• All images + mean image will produce as many rV*.img files as V*.img files are selected, and in addition, a new mean_V001.img file will be produced in the first session's directory. The mean_V001.img file is the mean image of all files selected for realignment and it can be used with subsequent coregistration and normalization steps. Although the mean_V001.img is stored in the directory of the first session, it is actually the mean of all of the sessions together. The mean image is created after realignment and has the realignment transformations already applied to it.
  • Mean image only will produce only one new mean_V001.img file, without reslicing the selected V*.img files. If normalization will be performed next, there is no need to reslice the aV*.img files at this stage. The transformation parameters saved in the aV*.mat file to each image will be applied to the images during the normalization stages. This way, the images will be resliced only once. In general, unnecessary reslicing should be avoided, because the images lose some spatial resolution every time it's performed.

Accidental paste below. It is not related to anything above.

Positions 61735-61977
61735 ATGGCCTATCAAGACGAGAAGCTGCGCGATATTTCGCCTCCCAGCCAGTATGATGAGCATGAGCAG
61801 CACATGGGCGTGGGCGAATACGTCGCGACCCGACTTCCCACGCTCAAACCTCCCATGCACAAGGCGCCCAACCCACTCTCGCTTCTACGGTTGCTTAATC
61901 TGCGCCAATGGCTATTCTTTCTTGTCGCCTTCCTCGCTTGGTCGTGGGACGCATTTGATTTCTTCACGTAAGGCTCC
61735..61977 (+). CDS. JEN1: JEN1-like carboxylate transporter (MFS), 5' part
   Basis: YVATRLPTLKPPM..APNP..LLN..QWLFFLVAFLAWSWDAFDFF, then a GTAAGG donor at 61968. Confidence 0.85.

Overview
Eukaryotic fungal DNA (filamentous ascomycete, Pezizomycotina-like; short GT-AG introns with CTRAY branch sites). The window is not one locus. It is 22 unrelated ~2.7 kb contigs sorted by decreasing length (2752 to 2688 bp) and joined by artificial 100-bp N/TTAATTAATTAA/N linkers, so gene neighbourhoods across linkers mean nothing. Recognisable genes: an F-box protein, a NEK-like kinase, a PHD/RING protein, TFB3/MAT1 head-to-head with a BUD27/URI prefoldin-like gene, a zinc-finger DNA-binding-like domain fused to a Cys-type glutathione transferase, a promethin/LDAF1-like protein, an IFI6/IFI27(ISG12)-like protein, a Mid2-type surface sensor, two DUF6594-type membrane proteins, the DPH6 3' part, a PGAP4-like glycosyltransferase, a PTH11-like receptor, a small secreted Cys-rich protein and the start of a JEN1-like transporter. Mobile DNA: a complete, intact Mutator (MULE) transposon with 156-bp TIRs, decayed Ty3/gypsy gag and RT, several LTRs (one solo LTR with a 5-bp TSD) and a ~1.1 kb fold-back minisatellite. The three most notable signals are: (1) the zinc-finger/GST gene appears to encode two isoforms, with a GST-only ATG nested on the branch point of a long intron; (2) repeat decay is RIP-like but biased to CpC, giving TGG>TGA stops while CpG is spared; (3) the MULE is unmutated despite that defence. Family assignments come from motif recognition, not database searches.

Adjust sampling errors? No. (See RealignmentFaq for why.)

Realignment will produce the following chart of the corrections made and save it to the spm99.ps file:

http://gablab.stanford.edu/brainiac/screenshots/spm99_realign.jpg

Include my motion parameters in my design matrix

SPM: You'll include your motion parameters as user-specified regressors in your design matrix (see BasicStatisticalModelingFaq for more on user-specified regressors). In order to include them, you'll need to have already run realignment, and you'll need to know where your realignment parameters file are (rp_V001.txt, or realignment_parameters_V001.txt). Usually they can be located in each session's functional image directory - one parameter file for each session.